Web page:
East Williamson County Precision Machining Technology

(HUTTO, Texas) – Adam Cox, of Pflugerville, is pursuing an Associate of Applied Science degree in Precision Machining Technology at Texas State Technical College in East Williamson County. He is scheduled to graduate in December.

In April, Cox received a bronze medal in the CNC Milling competition at the SkillsUSA Texas Postsecondary Leadership and Skills Conference in Houston.

Cox is a graduate of Pflugerville High School.

How did you learn about TSTC and pick your program of study?

I originally found out about TSTC from my father, who was working on fire alarms here a few years ago. It was important to stay local to go to college because it is a lot cheaper.

I originally went in for Cybersecurity, but that did not quite work out due to COVID-19. I dropped and stayed out of school for about a year. I decided to go back and go into Precision Machining Technology. It has been pretty good. I have learned mostly about the manual machines, both the lathe and milling machines. I am getting used to the CNC (computer numerical control) machines.

What is your favorite part of the program so far?

It would have to be the puzzle aspect of making parts and figuring out what exactly you want to do when and how.

What was it like representing the campus at the state SkillsUSA conference?

I did it to experience something new and to actually see how much I knew. I did not prepare for the competition. We had a written test and we played on the simulator to make a theoretical part. We received an outline and we had to write a program that would give the output. I was surprised it was me getting the bronze medal.

Are you working in your field?

I am working at Enovis in Austin. I am working 24 hours a week. They have me running a six-axis CNC lathe. The job is part-time.

The instructors in the Precision Machining Technology program were offering a trip over to their building during the spring semester and I decided to go and take a look around. When I heard their salary, I signed up immediately. I started working there in April, and it is pretty good. I am learning new stuff there.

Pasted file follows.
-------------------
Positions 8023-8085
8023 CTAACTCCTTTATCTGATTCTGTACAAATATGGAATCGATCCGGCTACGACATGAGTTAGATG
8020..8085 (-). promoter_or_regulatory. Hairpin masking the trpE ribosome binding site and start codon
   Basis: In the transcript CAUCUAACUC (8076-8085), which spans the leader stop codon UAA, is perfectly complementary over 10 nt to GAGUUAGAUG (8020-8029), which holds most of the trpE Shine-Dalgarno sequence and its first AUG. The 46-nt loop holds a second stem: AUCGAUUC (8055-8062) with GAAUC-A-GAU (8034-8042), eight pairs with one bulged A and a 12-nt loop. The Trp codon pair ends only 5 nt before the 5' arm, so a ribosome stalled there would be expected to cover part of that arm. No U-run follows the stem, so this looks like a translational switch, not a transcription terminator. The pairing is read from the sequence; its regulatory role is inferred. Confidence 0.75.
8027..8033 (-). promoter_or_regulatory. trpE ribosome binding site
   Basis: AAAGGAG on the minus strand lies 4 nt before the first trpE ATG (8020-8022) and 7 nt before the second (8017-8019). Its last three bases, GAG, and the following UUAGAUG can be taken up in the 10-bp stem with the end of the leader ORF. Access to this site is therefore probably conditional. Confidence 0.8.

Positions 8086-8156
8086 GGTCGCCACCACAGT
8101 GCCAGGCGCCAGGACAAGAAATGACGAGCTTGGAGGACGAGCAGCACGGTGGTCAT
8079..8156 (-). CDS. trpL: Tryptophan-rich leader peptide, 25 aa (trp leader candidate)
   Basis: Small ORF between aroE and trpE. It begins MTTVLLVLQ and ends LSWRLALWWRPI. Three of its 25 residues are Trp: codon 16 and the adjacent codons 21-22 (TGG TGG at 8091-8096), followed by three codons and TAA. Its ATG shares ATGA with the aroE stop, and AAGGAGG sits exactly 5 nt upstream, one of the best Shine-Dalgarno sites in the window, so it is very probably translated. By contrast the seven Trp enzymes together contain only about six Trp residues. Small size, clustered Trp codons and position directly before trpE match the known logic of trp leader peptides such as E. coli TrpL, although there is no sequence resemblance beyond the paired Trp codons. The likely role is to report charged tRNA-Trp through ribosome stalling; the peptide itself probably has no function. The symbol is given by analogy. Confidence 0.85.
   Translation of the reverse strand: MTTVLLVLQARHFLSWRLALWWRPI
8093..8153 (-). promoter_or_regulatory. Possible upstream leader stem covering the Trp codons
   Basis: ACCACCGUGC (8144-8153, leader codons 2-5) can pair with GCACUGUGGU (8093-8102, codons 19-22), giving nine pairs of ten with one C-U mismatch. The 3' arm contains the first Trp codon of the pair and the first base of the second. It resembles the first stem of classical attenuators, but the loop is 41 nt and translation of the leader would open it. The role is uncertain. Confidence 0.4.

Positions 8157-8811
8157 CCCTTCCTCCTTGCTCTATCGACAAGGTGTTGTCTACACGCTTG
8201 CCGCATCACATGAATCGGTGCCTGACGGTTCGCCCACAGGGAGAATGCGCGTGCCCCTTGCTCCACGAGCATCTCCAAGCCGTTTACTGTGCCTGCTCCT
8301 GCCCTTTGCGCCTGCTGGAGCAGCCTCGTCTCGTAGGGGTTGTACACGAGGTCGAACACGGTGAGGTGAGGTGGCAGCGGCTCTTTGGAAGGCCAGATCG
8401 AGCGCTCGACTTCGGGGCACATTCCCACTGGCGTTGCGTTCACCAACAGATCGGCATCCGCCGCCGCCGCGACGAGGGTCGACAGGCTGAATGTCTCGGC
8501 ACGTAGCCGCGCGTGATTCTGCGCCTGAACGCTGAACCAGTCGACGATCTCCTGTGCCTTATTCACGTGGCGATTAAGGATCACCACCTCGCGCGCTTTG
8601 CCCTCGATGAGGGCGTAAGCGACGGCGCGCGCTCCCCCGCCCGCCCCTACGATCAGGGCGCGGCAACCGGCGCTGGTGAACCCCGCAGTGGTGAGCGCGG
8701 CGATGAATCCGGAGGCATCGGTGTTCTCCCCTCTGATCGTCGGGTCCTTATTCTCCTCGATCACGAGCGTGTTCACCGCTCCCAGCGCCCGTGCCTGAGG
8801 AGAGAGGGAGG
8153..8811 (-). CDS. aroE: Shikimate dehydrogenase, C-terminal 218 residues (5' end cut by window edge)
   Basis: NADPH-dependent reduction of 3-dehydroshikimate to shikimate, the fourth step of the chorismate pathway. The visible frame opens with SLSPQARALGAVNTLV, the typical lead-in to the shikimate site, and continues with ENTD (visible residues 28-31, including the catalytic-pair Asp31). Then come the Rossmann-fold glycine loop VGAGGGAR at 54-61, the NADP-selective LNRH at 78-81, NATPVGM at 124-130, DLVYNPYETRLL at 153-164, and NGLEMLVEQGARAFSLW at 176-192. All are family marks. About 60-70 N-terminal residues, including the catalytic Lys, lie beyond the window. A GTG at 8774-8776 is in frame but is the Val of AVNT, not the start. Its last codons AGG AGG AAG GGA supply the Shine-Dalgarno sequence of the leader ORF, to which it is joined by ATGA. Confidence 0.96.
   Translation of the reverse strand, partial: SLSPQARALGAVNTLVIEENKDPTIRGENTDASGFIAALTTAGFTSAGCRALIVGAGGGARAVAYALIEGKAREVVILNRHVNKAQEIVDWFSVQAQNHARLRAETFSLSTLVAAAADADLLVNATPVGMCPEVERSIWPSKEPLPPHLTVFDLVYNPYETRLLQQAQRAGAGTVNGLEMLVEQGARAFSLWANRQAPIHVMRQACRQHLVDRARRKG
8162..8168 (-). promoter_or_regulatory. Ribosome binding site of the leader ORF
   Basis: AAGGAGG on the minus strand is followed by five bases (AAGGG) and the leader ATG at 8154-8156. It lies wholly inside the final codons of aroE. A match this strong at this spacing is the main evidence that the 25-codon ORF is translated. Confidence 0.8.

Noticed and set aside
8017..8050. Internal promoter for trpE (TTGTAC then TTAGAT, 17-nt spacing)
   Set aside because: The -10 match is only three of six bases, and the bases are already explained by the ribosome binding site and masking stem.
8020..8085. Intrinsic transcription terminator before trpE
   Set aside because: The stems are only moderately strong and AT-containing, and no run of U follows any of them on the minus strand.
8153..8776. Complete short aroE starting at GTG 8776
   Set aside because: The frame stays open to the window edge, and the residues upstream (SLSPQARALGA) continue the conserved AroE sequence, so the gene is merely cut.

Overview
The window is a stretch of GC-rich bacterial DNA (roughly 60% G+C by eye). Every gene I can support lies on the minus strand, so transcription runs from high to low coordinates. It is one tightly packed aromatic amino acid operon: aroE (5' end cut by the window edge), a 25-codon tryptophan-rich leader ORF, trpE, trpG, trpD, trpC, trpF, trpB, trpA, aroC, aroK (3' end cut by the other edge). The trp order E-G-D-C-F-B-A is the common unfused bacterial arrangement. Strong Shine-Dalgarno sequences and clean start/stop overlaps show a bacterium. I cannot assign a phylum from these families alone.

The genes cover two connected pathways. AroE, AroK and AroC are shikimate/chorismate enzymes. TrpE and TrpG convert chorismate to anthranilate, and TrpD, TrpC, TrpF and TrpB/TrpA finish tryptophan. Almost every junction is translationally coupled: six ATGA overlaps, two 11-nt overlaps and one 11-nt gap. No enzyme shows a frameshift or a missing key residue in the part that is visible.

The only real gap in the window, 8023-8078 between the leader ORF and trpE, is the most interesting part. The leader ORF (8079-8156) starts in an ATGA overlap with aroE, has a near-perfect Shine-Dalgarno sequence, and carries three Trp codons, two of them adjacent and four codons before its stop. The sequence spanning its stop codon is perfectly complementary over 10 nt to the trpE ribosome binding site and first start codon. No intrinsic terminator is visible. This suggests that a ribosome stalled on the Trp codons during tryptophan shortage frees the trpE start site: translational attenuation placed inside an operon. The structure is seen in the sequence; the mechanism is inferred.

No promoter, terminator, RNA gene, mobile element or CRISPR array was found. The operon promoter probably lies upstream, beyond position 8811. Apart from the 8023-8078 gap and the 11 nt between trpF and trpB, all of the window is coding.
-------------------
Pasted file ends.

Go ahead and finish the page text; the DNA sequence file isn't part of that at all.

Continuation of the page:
Why should more people pursue a technical education?

It is a heck of a lot cheaper, and you will probably get paid more. It takes a lot less time. 

What kind of college advice would you give?

Going to a technical college is more likely going to land you a stable high income. A four-year university may get you a job, but you will have debt depending on how you pay. There is nothing shameful about going to a two-year institution. It is a whole lot better.


Machinists in Texas make a yearly median salary of more than $47,000, according to the U.S. Department of Labor’s O*Net OnLine website. The state will need more than 29,600 machinists by 2028, according to the website.

TSTC’s Precision Machining Technology program is part of the Money-Back Guarantee program. Students in their first semester are eligible to sign up for free with campus Career Services representatives. Over the course of their training at TSTC, students attend workshops to learn about resume writing, interview techniques and other employment skills. Students who are not hired in their field within six months after graduation may be eligible to get a tuition refund for their time at TSTC.

Registration continues for the fall semester. For more information, go to tstc.edu

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